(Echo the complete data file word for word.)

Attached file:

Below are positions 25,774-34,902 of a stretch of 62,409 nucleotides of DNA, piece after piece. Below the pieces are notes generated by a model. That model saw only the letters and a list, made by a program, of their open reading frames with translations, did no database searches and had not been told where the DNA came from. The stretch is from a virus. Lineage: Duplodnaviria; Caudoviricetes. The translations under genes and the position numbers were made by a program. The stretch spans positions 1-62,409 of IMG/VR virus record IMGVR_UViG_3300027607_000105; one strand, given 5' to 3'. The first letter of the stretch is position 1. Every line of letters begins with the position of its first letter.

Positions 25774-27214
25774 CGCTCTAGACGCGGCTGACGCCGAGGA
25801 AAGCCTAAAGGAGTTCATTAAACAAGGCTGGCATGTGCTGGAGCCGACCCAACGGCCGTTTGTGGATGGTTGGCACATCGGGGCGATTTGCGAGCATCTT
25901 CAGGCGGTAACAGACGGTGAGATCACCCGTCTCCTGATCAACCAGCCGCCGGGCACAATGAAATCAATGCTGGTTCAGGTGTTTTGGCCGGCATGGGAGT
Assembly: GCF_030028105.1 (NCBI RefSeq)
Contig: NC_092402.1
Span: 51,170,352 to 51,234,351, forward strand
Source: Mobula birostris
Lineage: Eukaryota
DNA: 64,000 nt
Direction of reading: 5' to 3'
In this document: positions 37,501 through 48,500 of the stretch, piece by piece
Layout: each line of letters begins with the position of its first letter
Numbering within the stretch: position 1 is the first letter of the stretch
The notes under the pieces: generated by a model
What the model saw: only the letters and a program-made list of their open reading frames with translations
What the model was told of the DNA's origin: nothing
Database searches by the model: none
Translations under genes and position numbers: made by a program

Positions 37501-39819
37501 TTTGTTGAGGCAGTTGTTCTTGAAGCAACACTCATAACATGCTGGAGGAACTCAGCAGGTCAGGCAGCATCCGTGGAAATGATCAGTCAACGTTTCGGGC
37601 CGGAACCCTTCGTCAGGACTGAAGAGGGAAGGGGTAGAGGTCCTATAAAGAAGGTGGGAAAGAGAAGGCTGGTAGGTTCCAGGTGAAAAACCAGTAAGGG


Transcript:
Below are positions 25,774-34,902 of a stretch of 62,409 nucleotides of DNA, piece after piece. Below the pieces are notes generated by a model. That model saw only the letters and a list, made by a program, of their open reading frames with translations, did no database searches and had not been told where the DNA came from. The stretch is from a virus. Lineage: Duplodnaviria; Caudoviricetes. The translations under genes and the position numbers were made by a program. The stretch spans positions 1-62,409 of IMG/VR virus record IMGVR_UViG_3300027607_000105; one strand, given 5' to 3'. The first letter of the stretch is position 1. Every line of letters begins with the position of its first letter.

Positions 25774-27214
25774 CGCTCTAGACGCGGCTGACGCCGAGGA
25801 AAGCCTAAAGGAGTTCATTAAACAAGGCTGGCATGTGCTGGAGCCGACCCAACGGCCGTTTGTGGATGGTTGGCACATCGGGGCGATTTGCGAGCATCTT
25901 CAGGCGGTAACAGACGGTGAGATCACCCGTCTCCTGATCAACCAGCCGCCGGGCACAATGAAATCAATGCTGGTTCAGGTGTTTTGGCCGGCATGGGAGT
Assembly: GCF_030028105.1 (NCBI RefSeq)
Contig: NC_092402.1
Span: 51,170,352 to 51,234,351, forward strand
Source: Mobula birostris
Lineage: Eukaryota
DNA: 64,000 nt
Direction of reading: 5' to 3'
In this document: positions 37,501 through 48,500 of the stretch, piece by piece
Layout: each line of letters begins with the position of its first letter
Numbering within the stretch: position 1 is the first letter of the stretch
The notes under the pieces: generated by a model
What the model saw: only the letters and a program-made list of their open reading frames with translations
What the model was told of the DNA's origin: nothing
Database searches by the model: none
Translations under genes and position numbers: made by a program

Positions 37501-39819
37501 TTTGTTGAGGCAGTTGTTCTTGAAGCAACACTCATAACATGCTGGAGGAACTCAGCAGGTCAGGCAGCATCCGTGGAAATGATCAGTCAACGTTTCGGGC
37601 CGGAACCCTTCGTCAGGACTGAAGAGGGAAGGGGTAGAGGTCCTATAAAGAAGGTGGGAAAGAGAAGGCTGGTAGGTTCCAGGTGAAAAACCAGTAAGGG